MPG Standards Stand a Chance, Now that Consumer’s in the Driver’s Seat
Last month, the Obama administration unveiled a proposal to set stronger fuel economy and greenhouse gas pollution standards for model year 2017-2025 passenger cars and light trucks. The new standards build on the 2012-2016 program, which sets an average fuel efficiency of 35.5 mpg as its target for the next five years. The latest proposal would boost that mark to 54.5 mpg by 2025.
The administration claims its efforts to increase the nation’s energy efficiency could save Americans over $1.7 trillion at the pump or more than $8,000 per vehicle by 2025, reduce America’s oil consumption by 2.2 million barrels per day, and slash six billion metric tons in greenhouse gas emissions over the life of the programs.
There’s something to be said for setting the bar high—a man’s reach should exceed his grasp, after all—but the bar may not even be visible from here. Just because the government sets a standard does not mean industry can achieve it. Some experts consider these mileage goals completely unrealistic. Automakers have improved the fuel efficiency of the nation’s fleet by about 25 percent in the past 30 years; how likely is it they can gain another 25 percent in the next five years, and a further 50 percent in just 10 years after that?
The simplest way to improve fuel efficiency is to produce lighter cars and trucks, which places producers of steel and aluminum at the center of the debate. Of course, makers of both metals contend that greater use of their product is the answer.
“One thing is clear: a transition to strong, affordable and carbon-reducing materials like aluminum is already under way. It will enable cars and trucks to get lighter, not necessarily smaller, and more fuel efficient—a good thing for consumers and the environment,” says Randall Scheps, chairman of the Aluminum Association’s Aluminum Transportation Group.
Aluminum has an inherent advantage and an inherent disadvantage in the competition for a greater share of the automotive materials market: it has a much better strength-to-weight ratio, but it costs three to five times more than steel. Aluminum makers note that when the entire system cost is taken into consideration, aluminum competes quite successfully with other materials. They point to a recent study by Ducker Worldwide that confirms automakers are shifting away from conventional mild steel toward greater use of advanced, highly crash-absorbent aluminum alloys in new car and light truck construction. Aluminum is expected to double its share of the average automotive materials mix by 2025.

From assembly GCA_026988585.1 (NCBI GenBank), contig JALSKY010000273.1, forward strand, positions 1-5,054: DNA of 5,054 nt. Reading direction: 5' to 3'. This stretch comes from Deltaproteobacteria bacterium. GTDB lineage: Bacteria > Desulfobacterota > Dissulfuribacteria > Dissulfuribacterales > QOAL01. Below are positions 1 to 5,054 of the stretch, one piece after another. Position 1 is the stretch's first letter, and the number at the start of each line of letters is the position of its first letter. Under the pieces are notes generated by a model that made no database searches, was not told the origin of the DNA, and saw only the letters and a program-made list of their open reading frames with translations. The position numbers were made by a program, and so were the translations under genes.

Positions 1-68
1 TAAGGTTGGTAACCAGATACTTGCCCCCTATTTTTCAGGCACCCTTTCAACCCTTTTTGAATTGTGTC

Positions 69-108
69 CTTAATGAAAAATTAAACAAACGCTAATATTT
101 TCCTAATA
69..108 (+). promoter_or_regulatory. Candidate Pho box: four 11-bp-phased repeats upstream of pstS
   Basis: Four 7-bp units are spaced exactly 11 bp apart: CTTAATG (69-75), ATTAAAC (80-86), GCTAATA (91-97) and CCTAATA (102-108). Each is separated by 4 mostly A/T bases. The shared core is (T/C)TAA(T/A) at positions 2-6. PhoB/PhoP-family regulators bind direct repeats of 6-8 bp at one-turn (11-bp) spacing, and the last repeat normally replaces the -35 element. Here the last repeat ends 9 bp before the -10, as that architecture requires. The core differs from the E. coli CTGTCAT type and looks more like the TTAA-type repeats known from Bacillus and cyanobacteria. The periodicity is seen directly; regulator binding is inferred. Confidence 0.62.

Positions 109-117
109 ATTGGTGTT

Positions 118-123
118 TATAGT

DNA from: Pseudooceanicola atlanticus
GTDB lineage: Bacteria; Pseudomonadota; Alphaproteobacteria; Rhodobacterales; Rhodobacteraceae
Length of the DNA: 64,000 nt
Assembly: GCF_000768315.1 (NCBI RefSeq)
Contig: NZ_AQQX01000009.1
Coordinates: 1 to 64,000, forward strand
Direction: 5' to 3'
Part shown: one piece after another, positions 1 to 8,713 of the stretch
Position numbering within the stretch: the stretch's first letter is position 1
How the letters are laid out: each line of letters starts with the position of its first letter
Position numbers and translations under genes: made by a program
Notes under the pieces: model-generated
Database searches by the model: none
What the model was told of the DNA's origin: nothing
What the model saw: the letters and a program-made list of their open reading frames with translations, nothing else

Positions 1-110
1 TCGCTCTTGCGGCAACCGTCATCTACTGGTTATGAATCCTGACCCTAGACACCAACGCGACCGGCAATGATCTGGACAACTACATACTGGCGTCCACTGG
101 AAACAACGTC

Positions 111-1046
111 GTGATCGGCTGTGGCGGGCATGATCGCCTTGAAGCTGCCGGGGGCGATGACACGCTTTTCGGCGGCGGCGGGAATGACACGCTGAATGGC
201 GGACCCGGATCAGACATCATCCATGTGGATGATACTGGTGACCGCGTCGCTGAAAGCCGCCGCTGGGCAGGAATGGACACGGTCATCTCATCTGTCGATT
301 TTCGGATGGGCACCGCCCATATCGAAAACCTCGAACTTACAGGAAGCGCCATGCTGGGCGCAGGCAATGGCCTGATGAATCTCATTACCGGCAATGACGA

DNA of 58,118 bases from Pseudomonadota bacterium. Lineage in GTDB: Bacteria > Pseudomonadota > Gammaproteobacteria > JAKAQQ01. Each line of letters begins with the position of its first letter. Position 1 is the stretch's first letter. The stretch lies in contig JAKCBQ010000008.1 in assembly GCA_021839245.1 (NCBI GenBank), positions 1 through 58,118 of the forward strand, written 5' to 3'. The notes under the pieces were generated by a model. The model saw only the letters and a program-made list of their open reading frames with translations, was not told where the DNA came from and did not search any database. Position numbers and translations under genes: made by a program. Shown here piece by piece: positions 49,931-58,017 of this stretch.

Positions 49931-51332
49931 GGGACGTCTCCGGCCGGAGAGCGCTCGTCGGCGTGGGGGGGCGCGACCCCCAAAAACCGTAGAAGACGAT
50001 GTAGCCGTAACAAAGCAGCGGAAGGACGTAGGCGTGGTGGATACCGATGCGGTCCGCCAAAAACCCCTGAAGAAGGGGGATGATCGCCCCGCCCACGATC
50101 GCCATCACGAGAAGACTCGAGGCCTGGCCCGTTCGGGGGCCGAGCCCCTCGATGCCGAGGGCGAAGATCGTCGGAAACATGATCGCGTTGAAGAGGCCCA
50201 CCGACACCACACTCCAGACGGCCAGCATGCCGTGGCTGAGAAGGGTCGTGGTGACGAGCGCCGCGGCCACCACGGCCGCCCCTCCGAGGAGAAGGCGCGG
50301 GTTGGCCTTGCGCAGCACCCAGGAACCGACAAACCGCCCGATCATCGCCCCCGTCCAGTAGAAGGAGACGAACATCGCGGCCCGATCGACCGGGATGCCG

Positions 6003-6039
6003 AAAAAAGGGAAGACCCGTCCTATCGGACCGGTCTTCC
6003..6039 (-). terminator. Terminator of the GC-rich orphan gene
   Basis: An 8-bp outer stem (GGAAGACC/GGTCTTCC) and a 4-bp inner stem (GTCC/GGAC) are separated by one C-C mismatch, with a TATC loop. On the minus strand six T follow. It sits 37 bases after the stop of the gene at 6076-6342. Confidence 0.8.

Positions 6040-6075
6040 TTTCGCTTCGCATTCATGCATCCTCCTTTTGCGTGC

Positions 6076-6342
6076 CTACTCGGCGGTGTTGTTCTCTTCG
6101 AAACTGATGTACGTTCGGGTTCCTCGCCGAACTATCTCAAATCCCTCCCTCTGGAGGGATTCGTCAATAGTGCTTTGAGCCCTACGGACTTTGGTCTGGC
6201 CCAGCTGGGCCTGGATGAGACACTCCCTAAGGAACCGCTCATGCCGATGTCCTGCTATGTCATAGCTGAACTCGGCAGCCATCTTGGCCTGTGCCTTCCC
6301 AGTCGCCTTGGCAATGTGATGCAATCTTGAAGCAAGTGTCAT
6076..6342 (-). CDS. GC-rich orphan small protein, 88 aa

Steelmakers reference the very same Ducker study to make their case that steel will remain the dominant automotive material. The manufacture of steel emits less than one-fifth of the greenhouse gases of other materials. Taking the entire lifecycle of a vehicle into consideration, including the environmental costs of initial production and ultimate end-of-life recycling, steel offers a major advantage, the ferrous industry claims. Advanced high-strength steel, not aluminum, is actually the fastest growing automotive light-weighting material, they add. AHSS presently accounts for about 175 pounds per vehicle, but will nearly triple to 500 pounds per vehicle once the 54.5 mpg standard is finalized. More than 20 new AHSS grades are expected to be commercially available by 2020.
Carmakers are heavily invested in developing advanced fuel-saving technologies: new gas and diesel engines, improved aerodynamics, lower tire rolling resistance, hybrids, plug-in hybrids and all-electric vehicles, among other innovations. The government’s latest proposal even includes a number of incentive programs to encourage early adoption and introduction of “game changing” technologies, such as hybridization for pickup trucks.
After decades of foot-dragging, why have automakers finally embraced the fuel-efficiency challenge? Their motivation is different this time around. Rather than reluctantly responding to a government mandate, they are scrambling to stay ahead of consumer preference. Research shows that fuel economy is now top of mind among prospective car buyers, who are convinced $3-plus gas is here to stay. The consumer has spoken, and he is demanding a gas-sipping SUV.
“Once consumers have spoken as they did on air conditioning, on seatbelts, on airbags, on electric windows and on SUVs, they seldom turn back,” says Ducker’s Richard Schultz. “That’s marketing. You figure out what the consumer wants, sometimes before the consumer even knows he wants it.”